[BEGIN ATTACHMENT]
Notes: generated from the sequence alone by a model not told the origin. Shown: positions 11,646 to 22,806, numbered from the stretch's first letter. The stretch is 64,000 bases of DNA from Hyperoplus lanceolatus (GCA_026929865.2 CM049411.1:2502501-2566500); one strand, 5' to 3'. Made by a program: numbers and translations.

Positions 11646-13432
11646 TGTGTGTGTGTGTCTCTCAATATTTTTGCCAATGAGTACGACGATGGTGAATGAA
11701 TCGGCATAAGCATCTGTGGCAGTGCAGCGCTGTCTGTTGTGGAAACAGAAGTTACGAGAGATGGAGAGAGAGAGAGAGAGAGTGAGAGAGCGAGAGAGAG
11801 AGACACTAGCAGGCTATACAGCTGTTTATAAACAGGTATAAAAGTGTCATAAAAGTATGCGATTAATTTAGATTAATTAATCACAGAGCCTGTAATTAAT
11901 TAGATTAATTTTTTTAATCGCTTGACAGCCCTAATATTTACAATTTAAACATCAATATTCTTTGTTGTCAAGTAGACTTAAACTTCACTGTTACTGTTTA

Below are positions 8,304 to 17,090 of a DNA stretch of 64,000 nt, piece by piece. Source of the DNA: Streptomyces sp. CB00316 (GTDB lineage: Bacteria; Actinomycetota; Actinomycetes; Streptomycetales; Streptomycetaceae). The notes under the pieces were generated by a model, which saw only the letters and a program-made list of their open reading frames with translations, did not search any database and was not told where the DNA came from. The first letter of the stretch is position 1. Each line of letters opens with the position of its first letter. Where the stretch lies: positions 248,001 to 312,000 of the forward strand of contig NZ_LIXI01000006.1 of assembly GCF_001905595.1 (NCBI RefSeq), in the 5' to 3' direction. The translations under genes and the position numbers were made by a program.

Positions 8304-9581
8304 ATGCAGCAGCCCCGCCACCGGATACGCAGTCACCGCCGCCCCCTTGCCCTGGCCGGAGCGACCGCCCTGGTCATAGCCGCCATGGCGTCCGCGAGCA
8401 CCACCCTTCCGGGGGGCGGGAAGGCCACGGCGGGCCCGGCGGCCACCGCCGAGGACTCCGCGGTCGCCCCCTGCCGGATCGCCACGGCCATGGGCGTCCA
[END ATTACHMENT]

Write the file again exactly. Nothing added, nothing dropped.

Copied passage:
Notes: generated from the sequence alone by a model not told the origin. Shown: positions 11,646 to 22,806, numbered from the stretch's first letter. The stretch is 64,000 bases of DNA from Hyperoplus lanceolatus (GCA_026929865.2 CM049411.1:2502501-2566500); one strand, 5' to 3'. Made by a program: numbers and translations.

Positions 11646-13432
11646 TGTGTGTGTGTGTCTCTCAATATTTTTGCCAATGAGTACGACGATGGTGAATGAA
11701 TCGGCATAAGCATCTGTGGCAGTGCAGCGCTGTCTGTTGTGGAAACAGAAGTTACGAGAGATGGAGAGAGAGAGAGAGAGAGTGAGAGAGCGAGAGAGAG
11801 AGACACTAGCAGGCTATACAGCTGTTTATAAACAGGTATAAAAGTGTCATAAAAGTATGCGATTAATTTAGATTAATTAATCACAGAGCCTGTAATTAAT
11901 TAGATTAATTTTTTTAATCGCTTGACAGCCCTAATATTTACAATTTAAACATCAATATTCTTTGTTGTCAAGTAGACTTAAACTTCACTGTTACTGTTTA

Below are positions 8,304 to 17,090 of a DNA stretch of 64,000 nt, piece by piece. Source of the DNA: Streptomyces sp. CB00316 (GTDB lineage: Bacteria; Actinomycetota; Actinomycetes; Streptomycetales; Streptomycetaceae). The notes under the pieces were generated by a model, which saw only the letters and a program-made list of their open reading frames with translations, did not search any database and was not told where the DNA came from. The first letter of the stretch is position 1. Each line of letters opens with the position of its first letter. Where the stretch lies: positions 248,001 to 312,000 of the forward strand of contig NZ_LIXI01000006.1 of assembly GCF_001905595.1 (NCBI RefSeq), in the 5' to 3' direction. The translations under genes and the position numbers were made by a program.

Positions 8304-9581
8304 ATGCAGCAGCCCCGCCACCGGATACGCAGTCACCGCCGCCCCCTTGCCCTGGCCGGAGCGACCGCCCTGGTCATAGCCGCCATGGCGTCCGCGAGCA
8401 CCACCCTTCCGGGGGGCGGGAAGGCCACGGCGGGCCCGGCGGCCACCGCCGAGGACTCCGCGGTCGCCCCCTGCCGGATCGCCACGGCCATGGGCGTCCA